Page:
Science X Newsletter Thursday, Apr 23

Dear ymilog,

Here is your customized Science X Newsletter for April 23, 2020:

Spotlight Stories Headlines

Investigating the role of different neurons in artificial neural networks

Ocean biodiversity has not increased substantially for hundreds of millions of years: study

EXPRES looks to the skies of a scorching, distant planet

Researchers discover ferroelectricity at the atomic scale

Supernova remnant N132D investigated in detail

New system cuts the energy required for training and running neural networks

A novel method to precisely deliver therapeutics inside the body

In glowing colors: Seeing the spread of drug particles in a forensic lab

How to make the healthiest coffee, according to science

Researchers explore ocean microbes' role in climate effects

High density EEG produces dynamic image of brain signal source

Seismic map of North America reveals geologic clues, earthquake hazards

Coronaviruses and bats have been evolving together for millions of years

Satellite data show 'highest emissions ever measured' from U.S. oil and gas operations

Researchers restore injured man's sense of touch using brain-computer interface technology

Physics news

Learning from fish and flags to inform new propulsion strategies

Recent research by Andres J. Goza at the University of Illinois at Urbana-Champaign found relationships between frequencies and the passive dynamics at play when vehicles move in air or water toward a better understanding of how to use these forces to enhance performance. Understanding this fluid-structure interaction at a very basic level, could help inform new aircraft and submarine designs with a very different kind of locomotion.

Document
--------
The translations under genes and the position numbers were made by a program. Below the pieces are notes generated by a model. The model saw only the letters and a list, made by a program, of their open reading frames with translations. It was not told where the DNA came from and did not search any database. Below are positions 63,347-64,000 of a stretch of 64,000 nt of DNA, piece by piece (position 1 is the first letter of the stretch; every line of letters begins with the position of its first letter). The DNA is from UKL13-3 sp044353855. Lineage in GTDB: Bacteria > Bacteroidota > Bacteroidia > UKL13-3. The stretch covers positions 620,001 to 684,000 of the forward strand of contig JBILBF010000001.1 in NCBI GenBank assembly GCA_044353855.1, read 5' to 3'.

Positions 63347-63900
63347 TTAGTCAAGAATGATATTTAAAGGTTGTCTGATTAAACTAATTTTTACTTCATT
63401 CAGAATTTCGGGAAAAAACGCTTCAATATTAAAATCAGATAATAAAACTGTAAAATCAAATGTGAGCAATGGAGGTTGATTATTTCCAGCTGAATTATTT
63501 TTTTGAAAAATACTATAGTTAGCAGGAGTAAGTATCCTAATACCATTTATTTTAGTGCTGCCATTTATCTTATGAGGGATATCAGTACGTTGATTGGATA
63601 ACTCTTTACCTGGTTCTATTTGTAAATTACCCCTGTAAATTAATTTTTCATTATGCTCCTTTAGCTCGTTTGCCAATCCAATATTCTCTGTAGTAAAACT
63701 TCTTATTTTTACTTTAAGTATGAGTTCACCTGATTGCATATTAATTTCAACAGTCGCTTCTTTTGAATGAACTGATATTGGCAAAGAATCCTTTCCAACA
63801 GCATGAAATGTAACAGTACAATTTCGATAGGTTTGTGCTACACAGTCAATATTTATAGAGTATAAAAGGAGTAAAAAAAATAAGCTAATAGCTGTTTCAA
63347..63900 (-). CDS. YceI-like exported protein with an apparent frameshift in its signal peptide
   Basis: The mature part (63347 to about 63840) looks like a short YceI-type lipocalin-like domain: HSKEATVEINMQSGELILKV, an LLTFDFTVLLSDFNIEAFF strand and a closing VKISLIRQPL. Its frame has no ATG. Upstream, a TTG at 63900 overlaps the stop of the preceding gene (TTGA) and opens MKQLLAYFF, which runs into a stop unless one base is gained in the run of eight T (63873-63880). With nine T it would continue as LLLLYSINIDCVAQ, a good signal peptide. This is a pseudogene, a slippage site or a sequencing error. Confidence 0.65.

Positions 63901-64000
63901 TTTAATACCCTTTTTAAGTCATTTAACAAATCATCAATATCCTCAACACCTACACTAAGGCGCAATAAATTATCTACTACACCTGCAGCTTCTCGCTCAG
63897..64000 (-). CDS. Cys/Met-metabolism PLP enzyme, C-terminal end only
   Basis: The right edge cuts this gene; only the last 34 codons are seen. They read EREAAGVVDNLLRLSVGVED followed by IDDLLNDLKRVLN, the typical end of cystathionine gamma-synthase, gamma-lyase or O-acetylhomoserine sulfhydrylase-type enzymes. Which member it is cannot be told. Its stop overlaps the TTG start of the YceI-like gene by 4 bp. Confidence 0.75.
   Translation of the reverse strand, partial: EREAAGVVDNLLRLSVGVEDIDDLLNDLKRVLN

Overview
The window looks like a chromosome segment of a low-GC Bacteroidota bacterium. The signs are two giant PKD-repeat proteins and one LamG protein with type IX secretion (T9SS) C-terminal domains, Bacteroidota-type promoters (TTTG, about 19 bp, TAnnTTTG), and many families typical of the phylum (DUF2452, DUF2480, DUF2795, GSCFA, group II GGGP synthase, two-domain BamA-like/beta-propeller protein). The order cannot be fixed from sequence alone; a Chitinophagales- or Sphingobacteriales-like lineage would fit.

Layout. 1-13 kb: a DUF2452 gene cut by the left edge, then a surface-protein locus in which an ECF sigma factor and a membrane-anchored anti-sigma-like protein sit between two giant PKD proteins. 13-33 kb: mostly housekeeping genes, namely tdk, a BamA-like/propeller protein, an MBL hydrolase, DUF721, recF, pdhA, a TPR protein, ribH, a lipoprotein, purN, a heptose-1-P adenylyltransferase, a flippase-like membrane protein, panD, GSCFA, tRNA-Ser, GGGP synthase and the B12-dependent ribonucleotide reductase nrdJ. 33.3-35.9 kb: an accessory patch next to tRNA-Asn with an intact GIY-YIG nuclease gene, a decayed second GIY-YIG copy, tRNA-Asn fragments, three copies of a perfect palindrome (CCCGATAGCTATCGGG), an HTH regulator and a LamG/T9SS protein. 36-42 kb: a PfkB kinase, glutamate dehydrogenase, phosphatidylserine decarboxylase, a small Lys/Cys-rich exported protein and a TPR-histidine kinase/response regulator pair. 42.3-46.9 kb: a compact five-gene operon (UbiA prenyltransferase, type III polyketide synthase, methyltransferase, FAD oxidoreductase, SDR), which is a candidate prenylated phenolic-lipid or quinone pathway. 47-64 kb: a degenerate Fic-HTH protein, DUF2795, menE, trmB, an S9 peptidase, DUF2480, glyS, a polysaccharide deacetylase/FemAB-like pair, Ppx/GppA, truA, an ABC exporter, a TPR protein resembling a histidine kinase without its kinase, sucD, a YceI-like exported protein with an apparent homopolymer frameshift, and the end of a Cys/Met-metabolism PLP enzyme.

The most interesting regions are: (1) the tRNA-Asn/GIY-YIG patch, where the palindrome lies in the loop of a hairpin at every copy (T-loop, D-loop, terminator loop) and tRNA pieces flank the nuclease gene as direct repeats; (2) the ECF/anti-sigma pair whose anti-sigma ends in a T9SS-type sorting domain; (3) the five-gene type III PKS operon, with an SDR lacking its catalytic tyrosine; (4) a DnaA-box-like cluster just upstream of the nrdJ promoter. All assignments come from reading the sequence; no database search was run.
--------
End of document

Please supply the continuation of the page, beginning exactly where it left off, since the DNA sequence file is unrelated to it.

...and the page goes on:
Wiring the quantum computer of the future: A novel simple build with existing technology

Efficient quantum computing is expected to enable advancements that are impossible with classical computers. Scientists from Japan and Sydney have collaborated and proposed a novel two-dimensional design that can be constructed using existing integrated circuit technology. This design solves typical problems facing the current three-dimensional packaging for scaled-up quantum computers, bringing the future one step closer.

Professor collaborates with international colleagues on shell evolution of exotic nuclei research

In an atomic nucleus, protons and neutrons, collectively called nucleons, are bound together by nuclear forces. These forces describe the interactions between nucleons, which cause them to occupy states grouped in shells, where each shell has a different energy and can host a certain number of nucleons. A nucleus is said to be magic when the neutron or protons happen to exactly fill up their respective shells up to the rim. Such magic nuclei are especially well bound and have properties that make them stand out. In fact, the variation of the properties of nuclei with nucleon number led to the formulation of the celebrated nuclear shell model some 70 years ago, with its magic numbers 2, 8, 20, 28, 50, 82 and 126, which has had spectacular success in describing many of the properties of the stable nuclei that make up the world around us.

Astronomy and Space news

EXPRES looks to the skies of a scorching, distant planet

Yale technology is giving astronomers a closer look at the atmosphere of a distant planet where it's so hot the air contains vaporized metals.

Supernova remnant N132D investigated in detail

Researchers from Harvard-Smithsonian Center for Astrophysics (CfA) have conducted detailed spectroscopy of N132D—an X-ray bright supernova remnant (SNR) in the Large Magellanic Cloud (LMC). Results of the study, presented in a paper published April 15 on the arXiv pre-print server, provide important information about the chemical composition of this SNR and shed more light on its origin.

The birth of a 'snowman' at the edge of the solar system